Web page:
In the world of Altadas, there are no more human births. The Regime is replacing the unborn with demons, while the Resistance is trying to destroy a drug called Hope that the demons need to survive.
Between these two warring factions lies Jacob, a man who profits from smuggling contraceptive amulets into the city of Blackout. He cares little about the Great Iron War, but a chance capture, and an even more accidental rescue, embroils him in a plot to starve the Regime from power.
When Hope is an enemy, Jacob finds it harder than he thought to remain indifferent. When the Resistance opts to field its experimental landship, the Hopebreaker, the world may find that one victory does not win a war.
Excerpt from the Novel:
The walls crashed down and the soldiers stormed in, replacing bricks with leather boots and stones with clenched fists. The dissonance died down, but the dust hung for endless moments, dimming the light and stinging the eyes. Yet Jacob did not need to see; he knew why they were here, what they had come for.
A figure, tall and broad, stepped into view, his hair and uniform as black as the long shadow he cast across the room. His fists were not clasped, but the anger was still there, pouring out of the cracks and crevices of his crooked face. Everyone could recognise him, even in darkness—especially in darkness. Everyone knew his name. Domas. Yet not everyone knew what he was.
“You are accused of smuggling amulets,” Domas said. He paced to and fro restlessly, until the very floor began to recognise him. The light from the oil lamp flickered on his face, creating and killing lots of little shadows. Those shadows made him look inhuman, but under any other light he looked like everybody else. Jacob remembered when he was first told about them by his father. They are like you and I. They walk among us.
“What evidence do you have?” Jacob asked, hoping they would not search the bookcase, hoping they would not scour his soul.
Domas drew close, seizing Jacob by the collar. “I don’t need evidence.”
Jacob parried Domas‘ glower with his own. He felt like responding, like snapping or biting, even though he knew it would not help. It would make him feel better for the briefest of moments, and then, as the soldiers responded with their fists, it would make him feel much worse. The words of his father haunted him like a demon. In time they will replace us.
“Take him to the Hold,” Domas barked to one of his commanders. He turned to leave, but halted as something caught his eye. “Open your hand,” he ordered.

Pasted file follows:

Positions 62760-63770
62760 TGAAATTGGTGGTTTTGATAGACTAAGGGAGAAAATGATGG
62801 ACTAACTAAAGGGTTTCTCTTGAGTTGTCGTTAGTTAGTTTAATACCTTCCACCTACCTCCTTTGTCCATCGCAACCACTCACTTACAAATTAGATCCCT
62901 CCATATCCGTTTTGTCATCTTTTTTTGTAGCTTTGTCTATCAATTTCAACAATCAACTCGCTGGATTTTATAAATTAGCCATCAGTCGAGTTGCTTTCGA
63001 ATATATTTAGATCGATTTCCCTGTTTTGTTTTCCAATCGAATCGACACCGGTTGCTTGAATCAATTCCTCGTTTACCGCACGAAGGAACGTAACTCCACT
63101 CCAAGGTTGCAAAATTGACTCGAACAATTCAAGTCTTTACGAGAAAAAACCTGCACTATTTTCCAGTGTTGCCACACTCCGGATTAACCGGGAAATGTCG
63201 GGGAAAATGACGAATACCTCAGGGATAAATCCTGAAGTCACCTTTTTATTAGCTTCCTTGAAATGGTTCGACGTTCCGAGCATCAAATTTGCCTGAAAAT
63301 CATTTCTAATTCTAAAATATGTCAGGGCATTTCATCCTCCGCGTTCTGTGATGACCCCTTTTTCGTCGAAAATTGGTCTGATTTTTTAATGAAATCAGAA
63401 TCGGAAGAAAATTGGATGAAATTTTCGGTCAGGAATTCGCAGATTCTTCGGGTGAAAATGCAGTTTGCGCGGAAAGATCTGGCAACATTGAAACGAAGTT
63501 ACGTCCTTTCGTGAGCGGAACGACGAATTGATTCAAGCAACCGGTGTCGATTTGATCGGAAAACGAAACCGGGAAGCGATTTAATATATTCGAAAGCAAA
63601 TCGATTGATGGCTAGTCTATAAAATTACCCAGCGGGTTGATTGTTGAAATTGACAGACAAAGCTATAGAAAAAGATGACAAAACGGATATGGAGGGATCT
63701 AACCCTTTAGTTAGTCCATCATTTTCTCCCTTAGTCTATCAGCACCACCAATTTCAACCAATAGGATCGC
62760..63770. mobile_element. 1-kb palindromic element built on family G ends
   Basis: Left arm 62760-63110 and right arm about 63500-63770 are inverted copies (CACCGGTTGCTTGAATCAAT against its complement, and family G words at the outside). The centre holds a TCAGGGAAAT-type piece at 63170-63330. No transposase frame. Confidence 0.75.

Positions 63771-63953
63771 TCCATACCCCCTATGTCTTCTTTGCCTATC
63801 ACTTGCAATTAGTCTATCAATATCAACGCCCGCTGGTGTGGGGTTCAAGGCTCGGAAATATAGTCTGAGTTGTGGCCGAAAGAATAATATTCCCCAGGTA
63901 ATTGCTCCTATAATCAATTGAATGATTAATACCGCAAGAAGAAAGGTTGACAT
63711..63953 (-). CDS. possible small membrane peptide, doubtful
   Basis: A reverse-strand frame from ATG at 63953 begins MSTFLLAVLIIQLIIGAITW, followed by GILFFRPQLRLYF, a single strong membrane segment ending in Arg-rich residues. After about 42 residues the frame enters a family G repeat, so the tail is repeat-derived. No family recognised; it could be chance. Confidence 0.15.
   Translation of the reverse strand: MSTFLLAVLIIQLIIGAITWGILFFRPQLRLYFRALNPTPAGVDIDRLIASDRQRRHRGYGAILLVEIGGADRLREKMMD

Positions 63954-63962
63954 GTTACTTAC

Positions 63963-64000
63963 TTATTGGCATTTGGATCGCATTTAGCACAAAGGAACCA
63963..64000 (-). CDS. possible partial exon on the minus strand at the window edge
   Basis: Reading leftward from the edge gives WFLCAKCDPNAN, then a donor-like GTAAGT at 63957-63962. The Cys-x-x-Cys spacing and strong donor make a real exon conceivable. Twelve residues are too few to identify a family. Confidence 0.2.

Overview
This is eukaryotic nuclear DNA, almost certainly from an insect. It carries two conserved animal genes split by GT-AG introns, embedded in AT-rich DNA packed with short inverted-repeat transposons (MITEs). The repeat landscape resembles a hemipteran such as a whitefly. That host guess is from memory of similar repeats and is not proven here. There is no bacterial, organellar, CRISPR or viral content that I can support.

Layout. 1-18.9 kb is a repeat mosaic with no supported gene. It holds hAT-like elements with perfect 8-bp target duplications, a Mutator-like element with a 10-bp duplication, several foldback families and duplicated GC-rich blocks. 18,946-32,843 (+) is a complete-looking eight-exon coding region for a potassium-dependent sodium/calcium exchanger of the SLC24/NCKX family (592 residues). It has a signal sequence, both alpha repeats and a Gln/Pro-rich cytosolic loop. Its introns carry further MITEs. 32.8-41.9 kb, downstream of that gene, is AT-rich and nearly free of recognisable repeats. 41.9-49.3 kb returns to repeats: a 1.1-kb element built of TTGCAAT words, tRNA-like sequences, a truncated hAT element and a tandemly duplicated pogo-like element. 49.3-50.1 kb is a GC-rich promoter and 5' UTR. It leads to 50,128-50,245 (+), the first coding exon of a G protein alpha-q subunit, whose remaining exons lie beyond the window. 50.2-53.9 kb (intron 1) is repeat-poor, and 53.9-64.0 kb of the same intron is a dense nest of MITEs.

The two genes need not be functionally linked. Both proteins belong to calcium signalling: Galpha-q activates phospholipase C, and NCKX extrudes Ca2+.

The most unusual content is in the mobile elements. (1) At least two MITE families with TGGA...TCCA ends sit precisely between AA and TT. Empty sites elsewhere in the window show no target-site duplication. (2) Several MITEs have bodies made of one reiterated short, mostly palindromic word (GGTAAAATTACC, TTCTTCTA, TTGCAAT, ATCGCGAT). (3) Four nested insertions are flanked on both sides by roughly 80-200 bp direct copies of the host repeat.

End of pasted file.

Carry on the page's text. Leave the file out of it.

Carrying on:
“It’s a bit late to shake it.”
“Open your hand,” Domas repeated. He did not need to give a warning. His tone gave enough.
Jacob offered his left hand, which was empty.
“A clown as well as a smuggler,” Domas said. “Your other hand.”
Jacob reluctantly loosened his grip on the tiny bag of coils he was holding, his all too meagre payment for smuggling an amulet into the city. Domas snatched it from his grasp.
“You won’t be needing this,” he said. “In the Hold, the rent is free.”
The soldiers seized Jacob and pulled him outside, where a mechanised wagon waited, one of the many vehicles the Regime used to transport its forces—and its prisoners.
In moments Jacob was hauled up and hurled into the back of the warwagon, where he banged his head against the iron walls. He heard the cogs and pistons start up, and he heard the roar of the furnace and the rhythm of the wheels.
The smell of coal and smoke filled his nostrils and seeped into his lungs, until finally he faded off into a halfway place between the waking world and dreams, where he imagined what things might have been like if the demons had not come here, if the Regime had not gained power.
About Dean F. Wilson:
Dean F. Wilson was born in Dublin, Ireland in 1987. He started writing at age 11, when he began his first (unpublished) novel, entitled The Power Source. He won a TAP Educational Award from Trinity College Dublin for an early draft of The Call of Agon (then called Protos Mythos) in 2001.
His epic fantasy trilogy, The Children of Telm, was released between 2013 and 2014.
Dean also works as a journalist, primarily in the field of technology. He has written for TechEye, Thinq, V3, VR-Zone, ITProPortal, TechRadar Pro, and The Inquirer.
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